X-ray laser harnesses crystal imperfections to allow for better biomolecule study

The most difficult step in taking atomic-resolution images of biomolecules is getting them to form the high-quality crystals needed for x-ray studies of their structure. So, researchers at the Department of Energy’s SLAC National Accelerator Laboratory (Menlo Park, CA) and collaborators have shown they can get sharp images even with imperfect crystals using their lab's x-ray laser source. Their results could in many cases make the search for better crystals obsolete and fundamentally change the way scientists study the complex biological machinery involved in photosynthesis, catalysis, and many other important processes in living things. What's more, it could drive innovation in a number of areas, including drug development.

Related: $25 million grant will help support x-ray laser imaging of biomolecules

X-ray crystallography, which uses x-rays to probe the interior of crystals, is one of the most important techniques for analyzing the structures of materials, chemical processes, and biomolecules. For instance, the method has been hugely successful in determining the atomic structures of proteins and shining light on protein function. To date, well over 100,000 protein structures have been determined with the method, which requires many copies of a protein to be incorporated into a single crystal.

Artistic representation of an imperfect crystal, in which individual repeating units (represented here by ducks rather than biomolecules) are displaced from their ideal positions on a regular crystal lattice (tiles). In x-ray crystallography, researchers shine x-rays through crystals to determine the atomic structure of the crystals' units, such as complex biological molecules. A new study of imperfect crystals at SLAC's LCLS x-ray laser has shown that the imperfections can be exploited to obtain much higher-resolution images than with conventional methods. (Image courtesy of the SLAC National Accelerator Laboratory)

When x-rays pass through the crystal, they scatter off the protein molecules and form a pattern on a detector. This diffraction pattern is dominated by bright spots known as Bragg peaks, and researchers use these spots to reconstruct the atomic structure of the molecules.

A perfectly ordered crystal would produce nothing but Bragg peaks. However, disorder limits the number of detectable peaks and, therefore, the resolution of the molecular image that can be obtained from the peaks alone. Disorder also produces gently rippling patterns between and beyond the sharp Bragg peaks. While these patterns, known as “continuous diffraction,” have been actively studied, they had not been considered capable of producing high-resolution molecular images. But the SLAC research team has demonstrated that they can actually use the continuous diffraction of imperfect crystals to obtain better molecular images than with Bragg peaks alone, according to Kartik Ayyer, the study's lead author from the Center for Free-Electron Laser Science (CFEL) at the German research center DESY.

When x-rays (yellow beam) pass through a crystal (green shapes), they form an intensity pattern on a detector behind the crystal that is dominated by bright spots (dots in the background). Researchers use these so-called Bragg peaks to reconstruct atomic-resolution images of the molecules inside the crystals. In a new study at SLAC's LCLS x-ray laser, researchers used continuous diffraction—signals found between the spots, which appear here as washed-out, continuous lines in the background—to improve the resolution of images obtained with the conventional analysis. (Image courtesy of the SLAC National Accelerator Laboratory)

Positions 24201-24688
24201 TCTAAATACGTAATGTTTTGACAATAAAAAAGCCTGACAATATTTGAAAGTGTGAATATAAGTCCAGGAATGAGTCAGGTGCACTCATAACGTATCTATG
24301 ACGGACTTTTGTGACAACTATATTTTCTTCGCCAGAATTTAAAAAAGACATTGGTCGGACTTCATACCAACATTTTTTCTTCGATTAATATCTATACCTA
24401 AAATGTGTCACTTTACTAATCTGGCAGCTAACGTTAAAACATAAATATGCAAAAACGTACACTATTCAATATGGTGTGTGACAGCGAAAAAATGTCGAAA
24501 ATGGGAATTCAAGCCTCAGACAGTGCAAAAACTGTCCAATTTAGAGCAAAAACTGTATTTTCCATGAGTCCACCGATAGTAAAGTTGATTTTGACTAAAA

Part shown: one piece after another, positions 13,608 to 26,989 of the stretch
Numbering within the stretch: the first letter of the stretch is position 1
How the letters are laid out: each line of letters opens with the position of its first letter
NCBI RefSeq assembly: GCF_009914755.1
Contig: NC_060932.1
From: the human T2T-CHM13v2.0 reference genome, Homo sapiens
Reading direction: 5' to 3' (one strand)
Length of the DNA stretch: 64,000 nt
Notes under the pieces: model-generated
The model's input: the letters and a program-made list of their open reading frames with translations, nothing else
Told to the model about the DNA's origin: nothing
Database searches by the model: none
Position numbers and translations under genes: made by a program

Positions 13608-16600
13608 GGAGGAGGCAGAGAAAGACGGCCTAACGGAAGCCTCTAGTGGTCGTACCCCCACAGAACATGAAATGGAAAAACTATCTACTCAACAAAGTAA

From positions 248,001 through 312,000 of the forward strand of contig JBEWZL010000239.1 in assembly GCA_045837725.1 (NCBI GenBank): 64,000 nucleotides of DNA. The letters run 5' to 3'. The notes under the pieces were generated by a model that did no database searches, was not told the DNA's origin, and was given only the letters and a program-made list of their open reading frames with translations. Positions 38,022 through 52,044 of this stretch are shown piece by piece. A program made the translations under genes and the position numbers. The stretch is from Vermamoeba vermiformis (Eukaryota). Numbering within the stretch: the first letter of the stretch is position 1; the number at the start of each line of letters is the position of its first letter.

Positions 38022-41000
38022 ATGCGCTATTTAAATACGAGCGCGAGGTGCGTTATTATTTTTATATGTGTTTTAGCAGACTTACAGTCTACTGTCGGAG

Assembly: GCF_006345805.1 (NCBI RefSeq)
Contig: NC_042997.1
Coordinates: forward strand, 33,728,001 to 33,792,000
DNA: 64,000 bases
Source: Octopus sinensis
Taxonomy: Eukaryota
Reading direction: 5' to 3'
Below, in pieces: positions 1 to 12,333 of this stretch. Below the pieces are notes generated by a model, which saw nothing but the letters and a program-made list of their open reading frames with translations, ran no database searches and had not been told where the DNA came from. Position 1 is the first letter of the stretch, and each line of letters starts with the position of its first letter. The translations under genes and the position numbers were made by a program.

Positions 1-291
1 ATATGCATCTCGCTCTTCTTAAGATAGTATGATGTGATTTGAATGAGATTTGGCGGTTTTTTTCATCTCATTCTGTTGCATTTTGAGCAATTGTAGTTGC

The researchers applied their method to crystals of photosystem II—a large protein machine involved in photosynthesis—and found that combining information from Bragg and non-Bragg signals produced higher-resolution images with significantly more structural detail than images obtained with the conventional Bragg-only method. The study shows that the continuous diffraction of the photosystem II crystals stems from molecules in the crystal lattice that have shifted out of their ideal positions by as little as the width of a single atom. X-rays scattering off these displaced molecules combine to form the observed continuous pattern rather than Bragg peaks.

Structural elements of photosystem II, a large protein complex involved in photosynthesis. The illustration shows how combining information from continuous diffraction and Bragg peaks yields higher-resolution images with more structural details (right, mesh) compared to images obtained from Bragg peaks only (left, mesh). (Image courtesy of D. Oberthuer and K. Ayyer/DESY)

One clear benefit of the technique is that it allows researchers, in principle, to reconstruct a biomolecule’s atomic structure from scratch, without knowing the locations of some of its atoms or the structure of a similar protein beforehand as a starting point. This would eliminate a major bottleneck and be a stepping stone toward molecular imaging of single particles.

The approach holds the promise to dramatically change the way scientists exploit x-ray lasers for biological studies, and its wider application is currently being assessed. It remains to be seen whether the technique can also be used at synchrotron facilities--x-ray light sources that are less powerful, but much more widespread than x-ray lasers.

Although the researchers have demonstrated their method only on photosystem II, they are confident that it will work for other biomolecules as well.

Full details of the work appear in the journal Nature; for more information, please visit http://dx.doi.org/10.1038/nature16949.

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